Entertainment » Theatre

Finding Neverland

by Robert Nesti
EDGE National Arts & Entertainment Editor
Friday Aug 11, 2017
A scene from "Finding Neverland."
A scene from "Finding Neverland."  

When "Finding Neverland" played at the American Repertory Theater three summers ago, it was a musical in flux. A previous incarnation in England two years earlier never made it to the West End; instead producer Harvey Weinstein replaced the show's composer, lyricist and book writer with a new team (librettist James Graham; and songwriters Gary Barlow and Eliot Kennedy), and brought in director Diane Paulus (the ART's artistic director) to stage the American production, which had a hugely successful try-out in Cambridge before moving to New York the following spring.

Much happened in the interim: the show's lead, the charming Jeremy Jordan was replaced by Michael Morrison; Kelsey Grammar was brought in to play a theater impresario in a show-stealing role; songs were jettisoned and a new opening was developed; characters were curtailed or cut. In one case, an actor playing a dog replaced by a real one. But did the show find its footing?

If the audience's response is any indication, it succeeds in the handsome touring production at the Opera House through August 20. There is something about its subject -- the creative process that Edwardian playwright J.M. Barrie went through in creating his greatest triumph "Peter Pan" -- that enchants the inner-child in us all, or at least those who enthusiastically cheered it on opening night.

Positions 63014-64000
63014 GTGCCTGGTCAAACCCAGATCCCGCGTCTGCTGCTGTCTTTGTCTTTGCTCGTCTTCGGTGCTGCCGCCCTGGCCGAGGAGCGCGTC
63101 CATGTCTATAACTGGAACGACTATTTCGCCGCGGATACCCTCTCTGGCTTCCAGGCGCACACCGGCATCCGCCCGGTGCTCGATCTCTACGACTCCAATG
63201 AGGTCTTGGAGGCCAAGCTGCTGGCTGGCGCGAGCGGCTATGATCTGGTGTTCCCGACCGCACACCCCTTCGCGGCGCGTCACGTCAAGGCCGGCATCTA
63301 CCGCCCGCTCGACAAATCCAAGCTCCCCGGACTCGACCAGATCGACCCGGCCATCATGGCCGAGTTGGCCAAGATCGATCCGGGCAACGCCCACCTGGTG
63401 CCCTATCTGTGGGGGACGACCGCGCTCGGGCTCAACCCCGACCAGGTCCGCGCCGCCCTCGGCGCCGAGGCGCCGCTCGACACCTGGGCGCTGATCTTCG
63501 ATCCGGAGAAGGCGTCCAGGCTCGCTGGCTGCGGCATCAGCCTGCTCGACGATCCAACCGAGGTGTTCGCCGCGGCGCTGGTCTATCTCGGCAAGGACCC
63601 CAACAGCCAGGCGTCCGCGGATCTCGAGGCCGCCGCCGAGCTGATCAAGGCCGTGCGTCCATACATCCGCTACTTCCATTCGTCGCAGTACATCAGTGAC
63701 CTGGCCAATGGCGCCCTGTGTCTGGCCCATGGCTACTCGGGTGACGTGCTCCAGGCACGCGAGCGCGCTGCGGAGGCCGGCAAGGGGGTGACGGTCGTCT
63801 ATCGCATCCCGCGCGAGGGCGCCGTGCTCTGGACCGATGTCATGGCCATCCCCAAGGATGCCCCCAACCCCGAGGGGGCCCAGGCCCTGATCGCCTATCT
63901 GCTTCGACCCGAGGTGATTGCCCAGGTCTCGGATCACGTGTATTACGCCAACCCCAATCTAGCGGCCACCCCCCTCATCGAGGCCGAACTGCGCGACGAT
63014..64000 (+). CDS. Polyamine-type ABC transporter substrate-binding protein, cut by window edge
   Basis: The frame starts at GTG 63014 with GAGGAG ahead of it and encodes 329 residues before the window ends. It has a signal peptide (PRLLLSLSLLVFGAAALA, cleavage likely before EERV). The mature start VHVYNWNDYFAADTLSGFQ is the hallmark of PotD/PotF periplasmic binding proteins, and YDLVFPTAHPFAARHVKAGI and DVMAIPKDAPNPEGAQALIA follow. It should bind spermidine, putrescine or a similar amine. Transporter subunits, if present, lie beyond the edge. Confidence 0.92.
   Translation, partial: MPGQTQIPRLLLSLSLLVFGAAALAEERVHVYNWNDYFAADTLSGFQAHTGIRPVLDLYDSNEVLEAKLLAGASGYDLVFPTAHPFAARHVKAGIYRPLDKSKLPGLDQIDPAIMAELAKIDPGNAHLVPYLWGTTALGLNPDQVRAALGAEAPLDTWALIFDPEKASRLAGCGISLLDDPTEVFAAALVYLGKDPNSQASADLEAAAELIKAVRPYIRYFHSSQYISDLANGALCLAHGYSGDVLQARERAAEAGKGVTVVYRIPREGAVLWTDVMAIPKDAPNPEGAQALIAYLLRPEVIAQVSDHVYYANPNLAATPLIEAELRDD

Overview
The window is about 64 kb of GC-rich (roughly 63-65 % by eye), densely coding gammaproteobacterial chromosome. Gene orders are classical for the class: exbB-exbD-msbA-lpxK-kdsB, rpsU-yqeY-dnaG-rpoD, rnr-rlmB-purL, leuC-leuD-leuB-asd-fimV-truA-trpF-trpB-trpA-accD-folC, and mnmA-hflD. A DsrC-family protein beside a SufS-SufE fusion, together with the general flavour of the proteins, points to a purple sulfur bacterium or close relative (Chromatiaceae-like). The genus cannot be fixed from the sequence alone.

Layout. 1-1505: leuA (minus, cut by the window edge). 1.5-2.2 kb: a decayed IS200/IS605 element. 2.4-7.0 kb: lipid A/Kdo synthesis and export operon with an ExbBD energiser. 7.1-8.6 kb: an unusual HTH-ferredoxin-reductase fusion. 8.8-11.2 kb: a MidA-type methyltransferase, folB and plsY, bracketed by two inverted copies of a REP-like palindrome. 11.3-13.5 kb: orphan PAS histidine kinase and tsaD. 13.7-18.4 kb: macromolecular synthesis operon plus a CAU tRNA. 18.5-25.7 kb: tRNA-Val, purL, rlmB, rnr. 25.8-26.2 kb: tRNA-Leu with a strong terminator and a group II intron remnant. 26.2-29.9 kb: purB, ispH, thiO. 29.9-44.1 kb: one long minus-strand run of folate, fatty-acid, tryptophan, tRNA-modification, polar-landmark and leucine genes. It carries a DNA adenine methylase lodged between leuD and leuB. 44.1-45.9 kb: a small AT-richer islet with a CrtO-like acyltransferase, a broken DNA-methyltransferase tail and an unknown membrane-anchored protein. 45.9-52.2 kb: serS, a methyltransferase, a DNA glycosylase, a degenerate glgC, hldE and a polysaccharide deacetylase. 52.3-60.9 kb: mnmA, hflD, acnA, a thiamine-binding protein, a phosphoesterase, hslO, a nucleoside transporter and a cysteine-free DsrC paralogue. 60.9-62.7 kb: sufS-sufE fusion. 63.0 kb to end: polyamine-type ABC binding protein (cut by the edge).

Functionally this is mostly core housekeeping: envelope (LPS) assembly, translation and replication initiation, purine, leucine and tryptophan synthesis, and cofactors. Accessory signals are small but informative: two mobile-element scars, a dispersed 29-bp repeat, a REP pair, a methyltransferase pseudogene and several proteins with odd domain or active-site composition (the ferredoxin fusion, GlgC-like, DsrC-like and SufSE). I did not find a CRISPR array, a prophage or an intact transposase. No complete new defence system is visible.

In Cambridge, the musical showed promise, which may be why it received largely glass-half-full reviews; now in its finished form, it elicits something closer to a glass-half-empty response. Perhaps a certain familiarity with the material breeds some contempt. Whatever the reason, "Finding Neverland" is more lumpy and obvious in its attempt to tell a poignant story of Barrie's journey to bringing his fantastic world to the stage.


A scene from "Finding Neverland."  

It certainly is a sleeker production with a lively new opening and more focused story-telling that concentrates from the onset on Barrie's relationship with the four Llewelyn Davies boys and their widowed mother, Sylvia, he meets in Kensington Gardens. Barrie, London's leading playwright, is suffering from writer's block and finds playing with the boys and their mother a kind-of therapy, much to the chagrin of his snobbish wife and anxious producer, both of whom want him to produce another of the drawing room comedies for which he is famous. The boys allow Barrie to embrace his inner-child and, gradually, give him inspiration for writing something more daring, even radical: a play aimed at children that adults can enjoy as well. (The story is adapted from Marc Forster's lovely 2004 film that featured Johnny Depp in one of his best performances.)

The process proves a bit arduous in the longish first act, which follows how Barrie overcomes his writer's block. Wisely Graham moves the story away from Barrie's troubled domestic life to focus on his growing affection for the Llewelyn Davies boys and their mother, a recent widow. Yet, as it was in Cambridge, the musical doesn't come-to-life until near the end of the first act when Captain Hook emerges from Barrie's imagination to encourage him to find the strength to write his unusual play. In spectacular fashion, Hook pushes Barrie forward as a pirate ship is erected around them. At that point, "Finding Neverland" finds its footing.